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Investing in Human Development in Sub-Saharan Africa: has the EU lost its way?

By 18 August 2022September 1st, 2022No Comments

“The European Union (EU) commits to allocating at least 20% of its Official Development Assistance (ODA) to social inclusion and human development”

This sentence is well-known by every human development advocate in Brussels, and has been at the forefront of many advocacy efforts to increase the EU’s investment in human development sectors, including health. It is admittedly a tricky concept to wield, since no official definition frames what is encompassed by “human development”, but it is commonly agreed that it covers sectors such as health, basic nutrition, education, social protection, gender and WASH services. One thing is for sure: it’s all about developing and fostering access to basic, primary services for the people who are the most in need.

The EU is a large donor for human development: by dedicating part of its ODA to human development, and considering the 20% target mentioned above is set as a floor value, not a ceiling, the EU should contribute to covering basic health needs (including access to health services and medicines) and to the strengthening of health systems, especially in the world’s regions that are the most underserved. This is why it is surprising that human development does not rank higher among the EU priorities in the programming for Sub-saharan Africa, in spite of the overly strained health systems on the continent, the still ongoing Covid-19 pandemic and its devastating consequences, a global food crisis, and the fact that the region has the weakest health infrastructure in the world and is the least advanced in terms of access to primary healthcare – to only name a few challenges. Among the 6 priority areas of the EU’s regional Multiannual Indicative Programming (MIP) for Sub-saharan Africa, human development only benefits from an envelope of €880 million, which is only about half of what is allocated to migration and displacement and 2,4 times less than what is allocated to green transition. Within this enveloppe, health represents under 4% of the total. An information session for CSOs and Local Authorities held by DG INTPA last June indicated that human development represented only 7% of the 2021 Annual Action Plans (AAP) in Sub-saharan Africa.

It is well understood that the current geopolitical context is challenging, that choices must be made and priorities decided upon. But by all accounts, it is difficult to reconcile the human development emergencies and needs with the EU’s apparent low investment in this field. The world is off-track to achieving the Sustainable Development Goals (SDGs), and the Covid pandemic has led to unprecedented setbacks in many human development-related fields, especially health, and especially in Africa. As recalled in a recent EDCPM article, “The EU cannot afford to underdeliver on its investments in human development and the commitments will have to be closely monitored. (…) Robust funding for these priorities – and not just for the EU priorities of the green transition, the digital transition and migration management – will send a signal that the EU is serious about investing in human development and the future of its partnership with Africa.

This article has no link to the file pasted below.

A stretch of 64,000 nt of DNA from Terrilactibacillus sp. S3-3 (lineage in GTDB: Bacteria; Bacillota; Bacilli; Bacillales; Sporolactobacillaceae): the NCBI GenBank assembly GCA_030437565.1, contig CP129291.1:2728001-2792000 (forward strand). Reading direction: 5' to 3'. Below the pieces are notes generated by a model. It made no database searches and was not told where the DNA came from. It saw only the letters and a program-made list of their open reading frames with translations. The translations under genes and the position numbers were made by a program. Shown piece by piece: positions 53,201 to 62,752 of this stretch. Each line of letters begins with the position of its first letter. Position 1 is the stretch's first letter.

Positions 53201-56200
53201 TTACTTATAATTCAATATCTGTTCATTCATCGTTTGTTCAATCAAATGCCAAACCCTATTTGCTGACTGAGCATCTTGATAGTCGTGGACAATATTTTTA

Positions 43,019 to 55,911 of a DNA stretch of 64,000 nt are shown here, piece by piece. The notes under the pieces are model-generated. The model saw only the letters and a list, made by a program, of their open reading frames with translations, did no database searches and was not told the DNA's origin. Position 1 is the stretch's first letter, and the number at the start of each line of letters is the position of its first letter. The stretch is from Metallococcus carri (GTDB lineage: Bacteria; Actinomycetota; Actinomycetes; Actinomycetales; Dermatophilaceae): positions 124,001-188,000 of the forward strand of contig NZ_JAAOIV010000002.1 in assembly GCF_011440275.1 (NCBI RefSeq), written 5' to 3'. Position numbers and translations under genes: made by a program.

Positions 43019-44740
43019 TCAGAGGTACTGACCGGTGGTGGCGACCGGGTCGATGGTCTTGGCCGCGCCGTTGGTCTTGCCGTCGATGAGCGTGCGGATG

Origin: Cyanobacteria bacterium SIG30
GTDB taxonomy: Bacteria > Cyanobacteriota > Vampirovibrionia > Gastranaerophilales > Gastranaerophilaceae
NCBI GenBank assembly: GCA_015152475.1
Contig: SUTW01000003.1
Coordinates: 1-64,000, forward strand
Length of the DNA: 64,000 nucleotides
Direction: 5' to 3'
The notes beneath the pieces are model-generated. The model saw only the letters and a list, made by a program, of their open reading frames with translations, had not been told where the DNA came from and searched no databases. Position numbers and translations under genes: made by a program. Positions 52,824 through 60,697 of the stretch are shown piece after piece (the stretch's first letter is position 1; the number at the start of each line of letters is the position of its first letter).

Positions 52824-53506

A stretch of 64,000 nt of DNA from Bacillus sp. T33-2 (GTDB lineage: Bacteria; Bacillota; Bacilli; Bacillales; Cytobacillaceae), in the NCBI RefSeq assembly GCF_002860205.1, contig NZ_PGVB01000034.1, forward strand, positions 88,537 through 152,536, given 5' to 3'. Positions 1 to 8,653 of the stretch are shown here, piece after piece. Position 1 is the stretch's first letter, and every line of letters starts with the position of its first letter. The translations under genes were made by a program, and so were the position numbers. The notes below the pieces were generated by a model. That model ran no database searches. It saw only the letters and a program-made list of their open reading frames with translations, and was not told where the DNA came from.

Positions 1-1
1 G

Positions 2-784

Although human development has been once again under the spotlight due to the Covid pandemic, the DG INTPA presentation raised concerns on how the EU will manage to reach its 20% human development target with so little currently invested in the region that is the most in need. Examining more closely the presentation indicated that even within the planned actions of the AAPs 2022, where human development would be better represented, there is still a lack of actions targeting health and primary healthcare. Team Europe Initiatives are steps in the right direction and enable investments and projects dedicated to human development, including to health and notably at the regional level. But the lack of information on their scope, timelines and on the financing that will be attributed to them does not allow for a comprehensive overview of their full potential. 

Overall, it is worrying to see the EU’s “development partnership” drift away from delivering basic and primary social services, including healthcare, which should be at the center of development. With the midterm review of the Multiannual Financial Framework (MFF) coming up in 2024, we call on the EU to course-correct and reopen the discussion on the scope of human development, as well as on its ambitions for this field.